Would a ‘Goonies’ Sequel be a Box Office Hit?

If there's one thing that's hot in Hollywood right now, it's nostalgia. Comcast's (NASDAQ: CMCSA  ) Universal Pictures is in the process of casting Jurassic World, a new entry to the 21-year-old "Jurassic Park" franchise, while Sony (NYSE: SNE  ) has confirmed that it plans to move forward with the long-suffering Ghostbusters 3. Even "Jem and the Holograms" and "He-Man" have film adaptations in the works. So what's next on the nostalgia bandwagon?

A sequel to The Goonies, if director Richard Donner is to be believed.

Goonies never say die
When asked by TMZ whether he planned on doing another comic book movie, Donner (who also directed Superman: The Movie in 1978 and is considered by some to be the father of the modern superhero movie) answered, "If you call Goonies a comic book. We're doing a sequel."

Rumors of a "Goonies" sequel have been making the rounds for years, with both Donner and various members of the original cast periodically commenting on it. It's understandable why they would be interested in returning -- The Goonies was not only a financial success (earning around $61.4 million in the domestic box office on a budget of $19 million), it has also developed a cult following in the nearly 30 years since the film's release.

Unfortunately, Time Warner's (NYSE: TWX  ) Warner Bros. studio has been reluctant to move forward on a sequel. At a "Goonies Never Say Die" event in 2004, Donner admitted to the crowd that while he, producer Stephen Spielberg, and most of the cast were interested in returning for another film, Warner Bros. wasn't willing to invest. He stated that there were other production companies that were interested, but the rights to the film rested with Warner so no other studio could green light the project.

This sentiment seemed to carry forward in the following years, with actor Cory Feldman stating in his blog in 2008 "NO! There is no Goonies 2! I'm sorry but it's just not gonna happen. It seems every six months the rumor mill gets started up again and people run around both excited and angry, and eventually I have to respond. I would have loved to do this movie under the direction of Donner (who wouldn't?), but it is just not meant to be. Hope that's settled." Covering his bases, he then followed up with, "Course now that I've said that they'll do it."

Why now?
With Donner himself admitting that Warner Bros. wasn't interested in financing the film and Feldman's comments hinting that the sequel plans were dead, what's changed to bring about Donner's recent claim? It's possible that it's just the passage of time.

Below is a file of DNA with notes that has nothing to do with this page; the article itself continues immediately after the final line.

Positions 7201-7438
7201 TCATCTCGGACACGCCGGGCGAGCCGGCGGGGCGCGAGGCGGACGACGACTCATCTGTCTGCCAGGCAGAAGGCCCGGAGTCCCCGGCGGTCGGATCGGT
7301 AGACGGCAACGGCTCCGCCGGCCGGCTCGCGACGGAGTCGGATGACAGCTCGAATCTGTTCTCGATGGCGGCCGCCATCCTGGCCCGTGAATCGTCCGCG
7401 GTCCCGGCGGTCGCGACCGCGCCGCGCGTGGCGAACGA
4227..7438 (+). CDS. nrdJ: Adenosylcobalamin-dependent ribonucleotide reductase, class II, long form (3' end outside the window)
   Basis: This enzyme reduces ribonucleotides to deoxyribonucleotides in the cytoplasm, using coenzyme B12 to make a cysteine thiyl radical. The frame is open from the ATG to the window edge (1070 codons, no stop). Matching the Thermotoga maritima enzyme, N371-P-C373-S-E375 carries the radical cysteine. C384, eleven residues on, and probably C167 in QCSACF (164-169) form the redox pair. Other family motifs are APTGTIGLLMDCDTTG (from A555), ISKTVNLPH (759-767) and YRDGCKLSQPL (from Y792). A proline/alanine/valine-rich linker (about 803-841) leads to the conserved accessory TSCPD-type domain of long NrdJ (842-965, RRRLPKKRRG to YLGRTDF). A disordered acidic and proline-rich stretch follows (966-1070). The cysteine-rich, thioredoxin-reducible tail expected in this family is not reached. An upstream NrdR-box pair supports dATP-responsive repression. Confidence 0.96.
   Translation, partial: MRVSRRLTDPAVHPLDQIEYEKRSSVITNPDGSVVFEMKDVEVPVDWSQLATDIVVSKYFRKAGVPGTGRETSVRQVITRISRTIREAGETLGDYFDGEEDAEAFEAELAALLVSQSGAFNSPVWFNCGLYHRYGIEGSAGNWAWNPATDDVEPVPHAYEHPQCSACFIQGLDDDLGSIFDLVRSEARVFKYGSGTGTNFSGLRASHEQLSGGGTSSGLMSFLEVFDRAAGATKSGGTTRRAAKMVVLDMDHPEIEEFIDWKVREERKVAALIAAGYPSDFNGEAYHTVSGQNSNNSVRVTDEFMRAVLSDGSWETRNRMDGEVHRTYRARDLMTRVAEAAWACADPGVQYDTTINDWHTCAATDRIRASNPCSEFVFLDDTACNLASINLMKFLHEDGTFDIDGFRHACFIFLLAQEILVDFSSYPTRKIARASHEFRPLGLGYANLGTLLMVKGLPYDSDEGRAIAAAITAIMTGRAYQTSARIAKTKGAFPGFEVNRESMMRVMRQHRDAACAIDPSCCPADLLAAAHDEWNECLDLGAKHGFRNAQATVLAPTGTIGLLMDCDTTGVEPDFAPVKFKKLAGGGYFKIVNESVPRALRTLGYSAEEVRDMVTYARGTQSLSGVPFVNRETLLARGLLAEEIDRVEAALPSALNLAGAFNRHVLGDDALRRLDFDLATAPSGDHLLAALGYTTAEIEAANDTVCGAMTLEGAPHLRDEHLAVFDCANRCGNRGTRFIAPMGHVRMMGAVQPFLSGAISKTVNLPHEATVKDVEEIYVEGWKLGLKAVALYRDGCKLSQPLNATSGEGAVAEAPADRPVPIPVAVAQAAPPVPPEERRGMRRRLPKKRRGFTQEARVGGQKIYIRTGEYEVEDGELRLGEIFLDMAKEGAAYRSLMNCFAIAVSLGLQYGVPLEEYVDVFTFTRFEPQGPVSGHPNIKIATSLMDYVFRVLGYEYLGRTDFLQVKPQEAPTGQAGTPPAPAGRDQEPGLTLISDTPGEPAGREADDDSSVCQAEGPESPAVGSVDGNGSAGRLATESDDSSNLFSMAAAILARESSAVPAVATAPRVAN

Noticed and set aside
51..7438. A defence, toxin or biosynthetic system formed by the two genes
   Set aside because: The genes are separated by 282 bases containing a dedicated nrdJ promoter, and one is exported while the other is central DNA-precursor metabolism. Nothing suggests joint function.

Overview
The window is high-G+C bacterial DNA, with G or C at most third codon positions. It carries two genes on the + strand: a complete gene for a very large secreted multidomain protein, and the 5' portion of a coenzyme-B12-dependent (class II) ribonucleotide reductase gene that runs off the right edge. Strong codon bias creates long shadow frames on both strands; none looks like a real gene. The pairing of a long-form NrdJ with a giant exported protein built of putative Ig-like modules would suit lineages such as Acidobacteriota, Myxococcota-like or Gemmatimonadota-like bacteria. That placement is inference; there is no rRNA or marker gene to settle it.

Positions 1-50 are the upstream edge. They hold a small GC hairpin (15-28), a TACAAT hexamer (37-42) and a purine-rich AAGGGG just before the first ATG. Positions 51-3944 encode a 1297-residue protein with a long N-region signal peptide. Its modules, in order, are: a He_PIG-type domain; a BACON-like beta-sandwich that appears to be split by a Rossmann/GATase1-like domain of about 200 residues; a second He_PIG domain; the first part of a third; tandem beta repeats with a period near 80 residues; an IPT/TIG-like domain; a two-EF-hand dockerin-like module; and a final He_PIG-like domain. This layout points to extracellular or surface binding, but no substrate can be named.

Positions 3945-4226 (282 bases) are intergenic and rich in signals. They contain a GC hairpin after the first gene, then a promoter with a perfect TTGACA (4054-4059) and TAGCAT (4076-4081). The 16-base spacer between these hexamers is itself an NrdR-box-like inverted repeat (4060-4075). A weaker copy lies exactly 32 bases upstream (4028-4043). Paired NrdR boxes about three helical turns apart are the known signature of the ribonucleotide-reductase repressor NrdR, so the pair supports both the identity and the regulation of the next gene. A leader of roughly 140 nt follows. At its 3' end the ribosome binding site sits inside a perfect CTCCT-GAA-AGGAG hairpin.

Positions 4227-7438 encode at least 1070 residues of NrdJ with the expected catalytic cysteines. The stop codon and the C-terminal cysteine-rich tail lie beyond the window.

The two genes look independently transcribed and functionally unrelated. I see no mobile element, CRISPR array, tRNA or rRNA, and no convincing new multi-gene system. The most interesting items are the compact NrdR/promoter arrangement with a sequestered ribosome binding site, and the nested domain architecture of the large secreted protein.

Next year is the 30th anniversary of The Goonies, and in 2010 Warner Bros. released a 25th anniversary Blu-ray edition of the film. The movie has also earned over $14 million from its DVD and Blu-ray releases as of the end of 2013, showing that there's still interest in the movie, even after all of these years. This could be a compelling reason for Warner Bros. to green light the sequel, capitalizing on the upcoming 30th anniversary to announce the production.

That said, Donner's recent statement isn't the first time that he's sounded certain that the sequel was going to happen. Given that the statement was made to a reporter from TMZ and wasn't in any capacity an official announcement from Warner Bros., it's possible that this latest round of hype is getting ahead of itself.

Will they or won't they?
The big question remains whether there will actually be a "Goonies" sequel or if the statement was a result of Donner's confidence that a sequel will eventually be made. Until Warner Bros. announces it or more concrete information comes to light, it's best to take this latest mention with a significant grain of salt because it's not the first time that Donner has spoken like a new "Goonies" adventure was getting ready to start.

Warner Bros. definitely has an incentive, though. The original film has a dedicated following, there's a convenient anniversary that the studio could play off of, and nostalgia for the '80s and '90s is at an all-time high. Other studios are moving forward with their nostalgia projects, Disney (NYSE: DIS  ) is preparing to launch a sequel series to the popular '90s show "Boy Meets World" on the Disney Channel, and there will likely be more nostalgia projects getting the green light if the current slate performs well.

If the original domestic take of The Goonies is adjusted for inflation, the film would bring in over $132.9 million today. If the sequel really is on its way like Donner claims, it would be entirely possible for it to make that much or even significantly more. Indiana Jones and the Kingdom of the Crystal Skull brought in a domestic take of over $317.1 million when it brought that franchise back after almost a 20-year absence, and that was despite bad reviews and fan disappointment. A true "Goonies" reunion with Donner at the helm could very well wind up seeing similar success, especially if the die-hard fans enjoy it.

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